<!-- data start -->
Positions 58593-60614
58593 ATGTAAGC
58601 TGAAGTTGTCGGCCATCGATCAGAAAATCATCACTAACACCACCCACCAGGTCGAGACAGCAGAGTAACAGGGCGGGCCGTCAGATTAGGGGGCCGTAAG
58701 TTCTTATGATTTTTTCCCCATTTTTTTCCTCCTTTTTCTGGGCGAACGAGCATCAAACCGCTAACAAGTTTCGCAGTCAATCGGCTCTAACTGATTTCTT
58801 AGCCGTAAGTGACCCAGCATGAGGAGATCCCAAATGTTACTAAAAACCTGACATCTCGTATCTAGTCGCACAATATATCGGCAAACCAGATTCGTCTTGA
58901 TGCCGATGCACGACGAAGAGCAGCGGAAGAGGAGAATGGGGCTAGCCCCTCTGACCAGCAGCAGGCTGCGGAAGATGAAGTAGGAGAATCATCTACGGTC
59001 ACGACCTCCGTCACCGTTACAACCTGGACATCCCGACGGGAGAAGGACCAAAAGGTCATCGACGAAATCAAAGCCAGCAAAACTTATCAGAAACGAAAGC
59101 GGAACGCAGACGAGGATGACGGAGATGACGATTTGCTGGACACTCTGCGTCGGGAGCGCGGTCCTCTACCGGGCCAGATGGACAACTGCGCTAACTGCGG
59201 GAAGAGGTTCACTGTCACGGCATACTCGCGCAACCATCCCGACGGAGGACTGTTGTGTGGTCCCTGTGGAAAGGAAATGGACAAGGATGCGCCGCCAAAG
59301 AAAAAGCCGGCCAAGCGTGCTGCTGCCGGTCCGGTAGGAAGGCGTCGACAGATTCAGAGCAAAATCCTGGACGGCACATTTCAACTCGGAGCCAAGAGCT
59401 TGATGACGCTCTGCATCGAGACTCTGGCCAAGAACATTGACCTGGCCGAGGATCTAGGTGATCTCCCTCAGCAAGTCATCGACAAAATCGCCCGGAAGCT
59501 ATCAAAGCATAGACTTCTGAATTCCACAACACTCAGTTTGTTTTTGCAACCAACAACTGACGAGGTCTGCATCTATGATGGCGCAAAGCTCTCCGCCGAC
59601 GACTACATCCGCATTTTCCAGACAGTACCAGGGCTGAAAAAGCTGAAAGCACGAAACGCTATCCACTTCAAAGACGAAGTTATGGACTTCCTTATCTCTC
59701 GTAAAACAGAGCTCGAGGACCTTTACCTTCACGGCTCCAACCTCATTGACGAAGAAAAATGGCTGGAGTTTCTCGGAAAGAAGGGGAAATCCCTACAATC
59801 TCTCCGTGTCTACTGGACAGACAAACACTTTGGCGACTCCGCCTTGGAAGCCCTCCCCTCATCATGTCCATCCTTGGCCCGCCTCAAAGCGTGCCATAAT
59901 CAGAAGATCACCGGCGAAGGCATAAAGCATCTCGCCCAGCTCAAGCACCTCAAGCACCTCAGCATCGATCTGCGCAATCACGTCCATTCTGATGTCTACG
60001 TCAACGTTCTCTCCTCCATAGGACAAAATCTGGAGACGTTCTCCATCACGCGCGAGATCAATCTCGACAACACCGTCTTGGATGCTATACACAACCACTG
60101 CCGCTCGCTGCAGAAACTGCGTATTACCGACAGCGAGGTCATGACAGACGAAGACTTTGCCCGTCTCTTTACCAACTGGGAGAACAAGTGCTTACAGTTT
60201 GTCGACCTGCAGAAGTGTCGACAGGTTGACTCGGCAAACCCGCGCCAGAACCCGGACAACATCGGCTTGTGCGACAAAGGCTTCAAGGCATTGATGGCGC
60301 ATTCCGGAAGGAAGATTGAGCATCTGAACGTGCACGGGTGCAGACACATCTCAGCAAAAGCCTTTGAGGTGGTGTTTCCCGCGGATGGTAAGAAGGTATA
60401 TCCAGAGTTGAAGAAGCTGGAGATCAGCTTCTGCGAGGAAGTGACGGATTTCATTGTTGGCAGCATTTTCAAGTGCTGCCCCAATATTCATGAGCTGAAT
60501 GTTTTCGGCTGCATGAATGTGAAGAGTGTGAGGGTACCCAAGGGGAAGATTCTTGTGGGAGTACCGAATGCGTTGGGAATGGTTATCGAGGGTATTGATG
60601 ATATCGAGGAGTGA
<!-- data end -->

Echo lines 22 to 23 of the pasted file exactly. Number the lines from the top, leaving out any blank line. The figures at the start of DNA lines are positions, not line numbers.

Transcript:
60501 GTTTTCGGCTGCATGAATGTGAAGAGTGTGAGGGTACCCAAGGGGAAGATTCTTGTGGGAGTACCGAATGCGTTGGGAATGGTTATCGAGGGTATTGATG
60601 ATATCGAGGAGTGA